The Atlanta class light cruiser USS Juneau (CL-52) was sunk by a Japanese torpedo (launched from submarine I-26) on November 13th, 1942, during American efforts to resupply Marines holding the island of Guadalcanal. Juneau was actually hit twice, once in the early hours of the morning on November 13th, and the second time later that day before noon. The torpedo that sunk Juneau had been part of a group of three that had been fired at the cruiser USS San Francisco.
On board Juneau were the five Sullivan brothers; Albert, Francis, George, Joseph and Madison, all of whom were killed. The brothers had insisted on serving together in spite of pre-existing Navy policies designed to prevent the sudden loss of multiple family members at one time.
Because of the presence of Japanese ships in the area, and the assumption that survivors were unlikely, little effort was spent on an immediate search, and only a few Juneau sailors were recovered.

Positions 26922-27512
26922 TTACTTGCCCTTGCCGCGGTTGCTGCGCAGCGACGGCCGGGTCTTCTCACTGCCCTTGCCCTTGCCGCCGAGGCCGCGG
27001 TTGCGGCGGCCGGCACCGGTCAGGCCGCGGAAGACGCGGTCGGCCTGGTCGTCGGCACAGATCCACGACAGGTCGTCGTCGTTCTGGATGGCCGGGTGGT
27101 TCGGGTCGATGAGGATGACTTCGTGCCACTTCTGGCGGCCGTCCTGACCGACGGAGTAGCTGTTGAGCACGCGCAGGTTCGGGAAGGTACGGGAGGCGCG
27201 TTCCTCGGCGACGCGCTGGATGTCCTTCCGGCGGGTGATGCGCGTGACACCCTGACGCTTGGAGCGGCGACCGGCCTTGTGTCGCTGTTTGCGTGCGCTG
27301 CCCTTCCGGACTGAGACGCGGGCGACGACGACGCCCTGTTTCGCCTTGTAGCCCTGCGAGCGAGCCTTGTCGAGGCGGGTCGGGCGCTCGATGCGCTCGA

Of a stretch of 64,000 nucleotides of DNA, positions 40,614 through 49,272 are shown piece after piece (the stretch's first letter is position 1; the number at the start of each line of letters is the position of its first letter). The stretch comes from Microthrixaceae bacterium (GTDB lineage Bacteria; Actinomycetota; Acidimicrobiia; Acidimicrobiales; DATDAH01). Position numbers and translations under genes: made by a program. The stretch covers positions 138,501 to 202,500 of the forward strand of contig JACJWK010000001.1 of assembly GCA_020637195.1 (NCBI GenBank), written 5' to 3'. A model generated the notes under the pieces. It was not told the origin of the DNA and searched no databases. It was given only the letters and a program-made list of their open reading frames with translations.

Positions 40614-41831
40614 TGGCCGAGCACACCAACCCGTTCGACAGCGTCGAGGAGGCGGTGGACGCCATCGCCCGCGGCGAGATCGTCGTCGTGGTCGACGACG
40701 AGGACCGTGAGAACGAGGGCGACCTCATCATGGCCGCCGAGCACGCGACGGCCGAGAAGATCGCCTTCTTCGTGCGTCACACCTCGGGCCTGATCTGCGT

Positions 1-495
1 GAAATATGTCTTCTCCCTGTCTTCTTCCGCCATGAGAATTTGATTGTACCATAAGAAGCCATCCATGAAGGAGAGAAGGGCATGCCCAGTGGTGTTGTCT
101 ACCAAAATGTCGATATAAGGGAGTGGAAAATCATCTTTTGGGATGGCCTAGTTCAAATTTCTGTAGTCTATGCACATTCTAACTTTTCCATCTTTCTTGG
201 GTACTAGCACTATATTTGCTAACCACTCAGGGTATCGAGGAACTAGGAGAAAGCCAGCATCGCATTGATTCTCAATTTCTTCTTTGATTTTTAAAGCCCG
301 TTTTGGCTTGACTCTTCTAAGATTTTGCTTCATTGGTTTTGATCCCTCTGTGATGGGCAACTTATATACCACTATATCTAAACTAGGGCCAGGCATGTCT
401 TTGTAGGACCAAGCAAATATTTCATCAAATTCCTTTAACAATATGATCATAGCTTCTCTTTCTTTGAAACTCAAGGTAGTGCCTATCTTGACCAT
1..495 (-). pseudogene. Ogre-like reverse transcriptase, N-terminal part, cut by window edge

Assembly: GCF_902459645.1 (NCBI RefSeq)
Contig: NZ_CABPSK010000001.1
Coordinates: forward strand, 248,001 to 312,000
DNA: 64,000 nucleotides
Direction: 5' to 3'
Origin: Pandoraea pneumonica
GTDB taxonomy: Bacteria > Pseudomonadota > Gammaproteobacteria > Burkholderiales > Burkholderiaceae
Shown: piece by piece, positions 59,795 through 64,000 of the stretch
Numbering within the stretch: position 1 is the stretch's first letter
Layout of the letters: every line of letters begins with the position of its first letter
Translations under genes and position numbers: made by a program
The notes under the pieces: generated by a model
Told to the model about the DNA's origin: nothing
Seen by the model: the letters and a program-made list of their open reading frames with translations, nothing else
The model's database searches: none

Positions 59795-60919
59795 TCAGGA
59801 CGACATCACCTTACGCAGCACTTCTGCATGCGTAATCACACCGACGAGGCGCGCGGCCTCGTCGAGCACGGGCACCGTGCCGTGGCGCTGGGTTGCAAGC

Fact vs. Fiction
USS Juneau is mentioned in the War Department scene when General Marshall is told about the deaths of the three Ryan brothers. Prior to Juneau's sinking and the loss of the Sullivan brothers, the Ryan brothers had all served in the same company of the 29th Infantry Division.
Although the Navy did have a policy that tried to prevent brothers from serving aboard the same ship, that policy was proposed following the loss of three brothers aboard USS Arizona at Pearl Harbor, and was not connected to the loss of the Sullivans. Such attempts to keep brothers apart were rarely enforced, however, hence the loss of the Sullivan brothers a year after Pearl Harbor.